The City of London and Social Democracy
The City of London and Social Democracy examines the relationship between the financial sector and the state in post-war Britain.
The key argument made in Aled Davies's study is that changes to the financial sector during the 1960s and 1970s undermined the state's capacity to sustain and develop a modern industrial economy. Social democratic economic strategy was constrained by the institutionalization of investment in pension and insurance funds; the fragmentation of the nation's oligopolistic domestic banking system; the emergence of an unregulated international capital market based in London; and the breakdown of the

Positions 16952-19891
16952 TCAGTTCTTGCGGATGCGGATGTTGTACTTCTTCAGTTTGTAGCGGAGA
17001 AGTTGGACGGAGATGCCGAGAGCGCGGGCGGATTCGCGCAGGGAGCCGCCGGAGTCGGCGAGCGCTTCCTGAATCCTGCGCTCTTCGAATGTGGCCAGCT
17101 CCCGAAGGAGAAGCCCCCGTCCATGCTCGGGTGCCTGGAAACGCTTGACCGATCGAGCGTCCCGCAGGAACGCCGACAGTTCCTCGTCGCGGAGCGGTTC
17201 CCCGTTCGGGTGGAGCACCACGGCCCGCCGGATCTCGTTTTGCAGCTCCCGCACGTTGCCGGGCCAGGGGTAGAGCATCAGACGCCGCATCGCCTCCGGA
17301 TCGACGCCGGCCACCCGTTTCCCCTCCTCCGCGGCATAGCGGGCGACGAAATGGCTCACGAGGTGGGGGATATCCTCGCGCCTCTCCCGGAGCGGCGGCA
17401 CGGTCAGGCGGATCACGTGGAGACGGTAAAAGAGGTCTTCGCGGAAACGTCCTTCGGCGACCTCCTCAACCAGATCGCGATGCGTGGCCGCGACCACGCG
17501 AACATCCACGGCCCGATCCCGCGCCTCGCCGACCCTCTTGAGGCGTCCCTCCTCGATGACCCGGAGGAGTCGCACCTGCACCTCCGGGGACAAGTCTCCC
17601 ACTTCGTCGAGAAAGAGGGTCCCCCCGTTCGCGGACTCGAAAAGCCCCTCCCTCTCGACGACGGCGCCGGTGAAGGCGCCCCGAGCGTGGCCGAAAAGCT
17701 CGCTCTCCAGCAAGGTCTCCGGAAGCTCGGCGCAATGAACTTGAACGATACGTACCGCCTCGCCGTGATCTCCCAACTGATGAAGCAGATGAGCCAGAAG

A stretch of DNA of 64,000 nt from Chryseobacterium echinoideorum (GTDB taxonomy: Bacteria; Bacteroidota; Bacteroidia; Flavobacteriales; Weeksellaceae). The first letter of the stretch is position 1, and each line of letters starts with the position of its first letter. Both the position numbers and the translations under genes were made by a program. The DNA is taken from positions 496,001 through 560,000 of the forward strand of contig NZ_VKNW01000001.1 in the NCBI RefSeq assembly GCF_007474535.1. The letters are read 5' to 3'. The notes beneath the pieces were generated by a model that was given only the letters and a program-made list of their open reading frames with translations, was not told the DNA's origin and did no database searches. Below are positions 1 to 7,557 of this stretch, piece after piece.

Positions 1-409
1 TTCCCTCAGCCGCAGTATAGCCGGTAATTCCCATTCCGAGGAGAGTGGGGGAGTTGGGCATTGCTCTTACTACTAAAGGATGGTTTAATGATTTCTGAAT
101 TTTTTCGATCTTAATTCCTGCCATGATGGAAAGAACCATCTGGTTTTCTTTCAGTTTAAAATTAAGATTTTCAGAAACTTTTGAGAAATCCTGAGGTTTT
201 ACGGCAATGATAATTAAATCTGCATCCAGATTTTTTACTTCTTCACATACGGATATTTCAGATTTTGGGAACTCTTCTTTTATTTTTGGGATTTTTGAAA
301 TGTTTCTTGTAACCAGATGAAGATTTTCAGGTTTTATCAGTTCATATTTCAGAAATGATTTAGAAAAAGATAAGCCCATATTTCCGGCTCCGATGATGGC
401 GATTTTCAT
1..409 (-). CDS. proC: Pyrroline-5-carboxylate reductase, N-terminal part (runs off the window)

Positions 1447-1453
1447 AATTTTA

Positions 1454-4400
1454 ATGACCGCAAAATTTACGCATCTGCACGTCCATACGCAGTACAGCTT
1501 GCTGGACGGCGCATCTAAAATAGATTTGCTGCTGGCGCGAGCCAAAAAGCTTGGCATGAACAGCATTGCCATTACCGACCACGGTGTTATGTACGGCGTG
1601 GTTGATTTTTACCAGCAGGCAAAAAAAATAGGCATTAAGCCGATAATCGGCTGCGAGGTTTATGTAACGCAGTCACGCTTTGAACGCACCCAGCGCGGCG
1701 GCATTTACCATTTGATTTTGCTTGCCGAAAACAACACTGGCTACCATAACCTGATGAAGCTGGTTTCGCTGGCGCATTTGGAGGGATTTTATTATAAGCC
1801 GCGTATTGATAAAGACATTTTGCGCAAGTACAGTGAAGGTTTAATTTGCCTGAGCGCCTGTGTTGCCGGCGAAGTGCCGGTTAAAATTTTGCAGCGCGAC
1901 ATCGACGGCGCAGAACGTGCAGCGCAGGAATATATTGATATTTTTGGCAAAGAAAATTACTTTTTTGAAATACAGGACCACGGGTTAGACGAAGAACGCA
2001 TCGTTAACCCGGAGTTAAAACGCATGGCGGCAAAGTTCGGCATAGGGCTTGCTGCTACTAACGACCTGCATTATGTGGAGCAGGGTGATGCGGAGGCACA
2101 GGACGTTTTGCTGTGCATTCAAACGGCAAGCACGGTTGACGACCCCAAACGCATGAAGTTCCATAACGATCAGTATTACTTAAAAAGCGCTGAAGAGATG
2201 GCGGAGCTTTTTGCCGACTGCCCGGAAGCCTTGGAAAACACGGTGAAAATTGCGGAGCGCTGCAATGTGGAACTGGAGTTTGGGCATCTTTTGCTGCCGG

Bretton Woods international monetary system. Novel attempts to reconfigure social democratic economic strategy in response to these changes ultimately proved unsuccessful. Meanwhile, the assumption that national prosperity could only be achieved through industrial growth was challenged by a
reconceptualization of Britain as a fundamentally financial and commercial nation — an idea that was successfully promoted by the City itself. These findings assert the need to place the Thatcher governments' subsequent neoliberal economic revolution, which saw the acceleration of deindustrialization and the triumph of the City of London as a pre-eminent international financial centre, within a broader material, institutional, and cultural context previously underappreciated by